“In like manner that women adorn themselves in modest apparel, with shamefastness and sobriety, not with braided hair and gold or pearls or costly raiment; but (which becometh women professing godliness) through good works” (1 Tim. 2:9).
Paul has shown that men are to be leaders in spiritual realms, praying in every place “lifting up holy hands” without wrath or disputing. And just as the man is to be sober and orderly, so women are also to express the same piety. First Timothy 2:9 has often: 1) been used to prohibit something which was not the object of the apostle and 2) has been pressed to a limited use of the word “modest” when the passage says much more than sometimes it is thought it does.
Our Pentecostal friends use 1 Timothy 2:9 to condemn the wearing of gold and jewelry. It is wise to consider Peter’s writing along the same line regarding the dress and behavior of godly women. “Whose adorning let it not be the outward adorning of braiding the hair, and of wearing of jewels of gold, or of putting on apparel; but let it be the hidden man of the heart, in the incorruptible apparel of a meek and quiet spirit, which is in the sight of God of great price” (1 Pet. 3:4). It is evident, from Peter’s words, that strict prohibition of wearing jewelry and gold was not the thrust of the apostle’s words, for were that so, the prohibition would apply equally to wearing clothes, for if the words “whose adorning let it not be the outward adorning … of wearing of jewels of gold” is adamant prohibition against wearing said items; the phrase which follows “… or of putting on apparel” would be equally so. Yet, no one understands Peter to condemn the wearing of clothes! Peter shows that the real adornment of women is not the jewelry they have nor clothes they wear, but the adornment of women is that adornment with which they dress their spirit. Peter, along with Paul shows that the greatest adornment a woman can have (comparable to a man’s “holy hands”) is that of good works, coupled with a meek and quiet spirit.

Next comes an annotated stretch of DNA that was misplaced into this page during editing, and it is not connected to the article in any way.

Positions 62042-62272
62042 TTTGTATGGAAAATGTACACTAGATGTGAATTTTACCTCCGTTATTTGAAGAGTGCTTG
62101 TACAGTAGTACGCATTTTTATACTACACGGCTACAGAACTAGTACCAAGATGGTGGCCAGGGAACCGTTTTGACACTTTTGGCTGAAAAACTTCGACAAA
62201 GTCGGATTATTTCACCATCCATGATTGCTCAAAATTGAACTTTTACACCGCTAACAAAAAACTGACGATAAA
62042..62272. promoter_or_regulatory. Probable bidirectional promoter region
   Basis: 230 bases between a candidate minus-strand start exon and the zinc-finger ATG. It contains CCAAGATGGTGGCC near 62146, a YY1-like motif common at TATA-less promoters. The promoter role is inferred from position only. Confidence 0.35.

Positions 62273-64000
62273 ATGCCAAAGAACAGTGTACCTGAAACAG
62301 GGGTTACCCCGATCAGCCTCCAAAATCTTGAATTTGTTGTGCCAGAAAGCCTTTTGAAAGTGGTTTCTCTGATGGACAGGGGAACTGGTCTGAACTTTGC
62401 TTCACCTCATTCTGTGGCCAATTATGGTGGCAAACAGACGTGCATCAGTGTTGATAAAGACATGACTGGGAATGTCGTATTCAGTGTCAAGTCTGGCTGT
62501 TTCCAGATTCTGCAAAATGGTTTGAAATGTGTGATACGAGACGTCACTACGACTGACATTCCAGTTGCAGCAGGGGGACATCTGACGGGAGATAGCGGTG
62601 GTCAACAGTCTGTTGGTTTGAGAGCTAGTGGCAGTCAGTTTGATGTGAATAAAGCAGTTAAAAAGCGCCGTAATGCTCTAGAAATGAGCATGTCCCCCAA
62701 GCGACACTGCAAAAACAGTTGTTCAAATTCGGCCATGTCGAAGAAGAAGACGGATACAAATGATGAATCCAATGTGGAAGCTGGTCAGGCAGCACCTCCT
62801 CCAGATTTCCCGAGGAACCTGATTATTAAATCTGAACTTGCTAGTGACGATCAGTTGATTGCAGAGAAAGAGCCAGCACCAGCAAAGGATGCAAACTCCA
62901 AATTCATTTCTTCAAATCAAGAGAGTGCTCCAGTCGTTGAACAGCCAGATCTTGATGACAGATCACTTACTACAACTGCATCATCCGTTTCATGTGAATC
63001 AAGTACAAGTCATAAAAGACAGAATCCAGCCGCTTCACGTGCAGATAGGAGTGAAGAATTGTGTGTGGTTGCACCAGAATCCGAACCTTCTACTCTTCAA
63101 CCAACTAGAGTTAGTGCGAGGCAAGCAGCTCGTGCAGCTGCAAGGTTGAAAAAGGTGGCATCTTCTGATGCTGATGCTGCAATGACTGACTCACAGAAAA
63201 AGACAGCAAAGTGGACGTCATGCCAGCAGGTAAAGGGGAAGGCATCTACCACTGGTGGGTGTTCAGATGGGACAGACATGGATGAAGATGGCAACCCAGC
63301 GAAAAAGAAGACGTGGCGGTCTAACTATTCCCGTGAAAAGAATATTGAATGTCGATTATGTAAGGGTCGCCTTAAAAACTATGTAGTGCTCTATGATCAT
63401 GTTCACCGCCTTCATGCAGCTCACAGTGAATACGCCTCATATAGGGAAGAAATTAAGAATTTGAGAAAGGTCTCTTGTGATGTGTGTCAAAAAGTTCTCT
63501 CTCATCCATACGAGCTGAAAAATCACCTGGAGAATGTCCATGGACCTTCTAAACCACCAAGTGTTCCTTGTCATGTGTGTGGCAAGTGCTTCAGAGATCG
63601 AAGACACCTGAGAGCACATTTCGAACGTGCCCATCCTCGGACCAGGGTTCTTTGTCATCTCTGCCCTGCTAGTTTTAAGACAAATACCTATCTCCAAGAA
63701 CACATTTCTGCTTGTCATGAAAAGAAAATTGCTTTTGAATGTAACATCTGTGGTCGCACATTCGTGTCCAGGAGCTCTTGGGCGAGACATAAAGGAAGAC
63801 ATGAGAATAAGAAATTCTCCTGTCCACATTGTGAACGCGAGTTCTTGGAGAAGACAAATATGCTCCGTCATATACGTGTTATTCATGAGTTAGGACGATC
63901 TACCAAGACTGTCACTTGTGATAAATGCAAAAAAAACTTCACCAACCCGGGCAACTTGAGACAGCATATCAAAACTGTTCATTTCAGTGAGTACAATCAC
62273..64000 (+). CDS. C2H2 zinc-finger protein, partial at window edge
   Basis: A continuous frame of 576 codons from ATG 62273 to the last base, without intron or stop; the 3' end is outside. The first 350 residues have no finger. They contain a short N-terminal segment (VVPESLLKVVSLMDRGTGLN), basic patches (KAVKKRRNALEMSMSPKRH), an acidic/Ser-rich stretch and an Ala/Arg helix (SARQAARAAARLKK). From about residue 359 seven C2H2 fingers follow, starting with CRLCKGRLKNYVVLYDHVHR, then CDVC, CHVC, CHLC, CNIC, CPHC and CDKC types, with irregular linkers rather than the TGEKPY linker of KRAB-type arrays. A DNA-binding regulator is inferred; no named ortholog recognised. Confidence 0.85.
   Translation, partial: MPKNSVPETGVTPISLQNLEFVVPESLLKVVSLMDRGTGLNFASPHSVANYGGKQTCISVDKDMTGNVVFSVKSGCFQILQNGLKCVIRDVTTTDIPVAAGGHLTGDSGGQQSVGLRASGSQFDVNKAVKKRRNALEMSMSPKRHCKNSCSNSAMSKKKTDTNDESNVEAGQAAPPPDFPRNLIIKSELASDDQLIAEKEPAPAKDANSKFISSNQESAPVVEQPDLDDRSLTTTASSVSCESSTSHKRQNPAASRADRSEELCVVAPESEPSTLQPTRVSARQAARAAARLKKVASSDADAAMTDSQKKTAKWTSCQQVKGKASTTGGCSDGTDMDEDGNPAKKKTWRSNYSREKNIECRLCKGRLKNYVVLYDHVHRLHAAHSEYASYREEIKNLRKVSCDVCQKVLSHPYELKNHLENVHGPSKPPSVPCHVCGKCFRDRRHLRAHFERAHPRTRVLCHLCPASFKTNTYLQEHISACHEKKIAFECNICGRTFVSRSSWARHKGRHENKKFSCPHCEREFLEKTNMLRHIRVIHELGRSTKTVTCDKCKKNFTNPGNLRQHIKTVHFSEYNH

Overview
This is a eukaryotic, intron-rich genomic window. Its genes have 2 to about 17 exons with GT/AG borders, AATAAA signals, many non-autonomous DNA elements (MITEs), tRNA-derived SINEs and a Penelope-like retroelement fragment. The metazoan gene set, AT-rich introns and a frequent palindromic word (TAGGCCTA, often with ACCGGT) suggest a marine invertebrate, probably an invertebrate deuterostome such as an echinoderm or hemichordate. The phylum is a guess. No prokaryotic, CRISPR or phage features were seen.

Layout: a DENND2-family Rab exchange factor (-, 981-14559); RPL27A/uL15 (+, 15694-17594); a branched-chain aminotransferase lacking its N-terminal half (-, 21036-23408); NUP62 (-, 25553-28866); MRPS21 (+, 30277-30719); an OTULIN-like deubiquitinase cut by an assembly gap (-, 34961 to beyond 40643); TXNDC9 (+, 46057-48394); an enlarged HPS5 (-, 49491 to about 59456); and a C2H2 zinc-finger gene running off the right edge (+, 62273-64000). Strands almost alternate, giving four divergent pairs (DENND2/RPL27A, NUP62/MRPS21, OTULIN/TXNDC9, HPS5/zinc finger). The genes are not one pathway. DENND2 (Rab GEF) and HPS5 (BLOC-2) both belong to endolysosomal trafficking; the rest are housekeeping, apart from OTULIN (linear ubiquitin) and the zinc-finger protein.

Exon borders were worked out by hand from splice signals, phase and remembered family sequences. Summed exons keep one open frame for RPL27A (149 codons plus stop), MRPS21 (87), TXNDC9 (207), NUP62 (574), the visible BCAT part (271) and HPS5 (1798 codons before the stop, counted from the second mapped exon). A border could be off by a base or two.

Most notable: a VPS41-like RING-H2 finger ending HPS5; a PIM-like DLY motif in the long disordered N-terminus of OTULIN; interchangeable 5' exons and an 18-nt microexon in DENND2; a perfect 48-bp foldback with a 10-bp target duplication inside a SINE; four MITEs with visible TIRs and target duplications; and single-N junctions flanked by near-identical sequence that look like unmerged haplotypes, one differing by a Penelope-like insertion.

The expression “modest apparel” is oftentimes placed in contrast with the brief attire so prevalent in modern society, and it is proper to so use the phrase. If the skimpy attire worn by the “enlightened woman” of today constitutes “modest,” pray tell what the woman will have to further remove for their dress to become immodest?!! The short, brief, tight, revealing, suggestive dress which many (a majority?) of women wear today is not the apparel of the godly women who desires to please God more in her dress than to dress to make herself desired (lusted after) by man. There is a flip side to this passage, however. Short, skimpy dress is not modest, but on the other hand, many garments are costly and ostentatious; “immodest” attire for women professing godliness. And, to our Pentecostal friends who use 1 Timothy 2:9 to forbid wearing gold rings and jewelry under any circumstance, the same verse forbids costly raiment. I have seen many such women whose dress covers them up, but which obviously are expensive, sparing no dollars in the purchase of them. If 1 Timothy 2:9 forbids of wearing of any gold jewelry at any time, then Pentecostal ladies should make their dresses of burlap, or in the language of yesteryear, make all their dresses out of “flour sacks” (for those who live in our enlightened age but on whom this expression is “lost,” during the depression companies which sold flour would use cotton material from which women would fashion clothes for their entire family).
We should always remember that our body is a “temple of the Holy Spirit which is in you, which ye have from God? and ye are not your own; for ye were bought with a price: glorify God therefore in your body” (1 Corinthians 6:19f). We should not abuse our body nor sin against our body by dressing it in such a way as to dishonor God whose temple it is! It matters how a woman (or man) dresses. The most important dress is not the way one dresses the body but how one adorns the spirit! The meek and quiet spirit is of great price!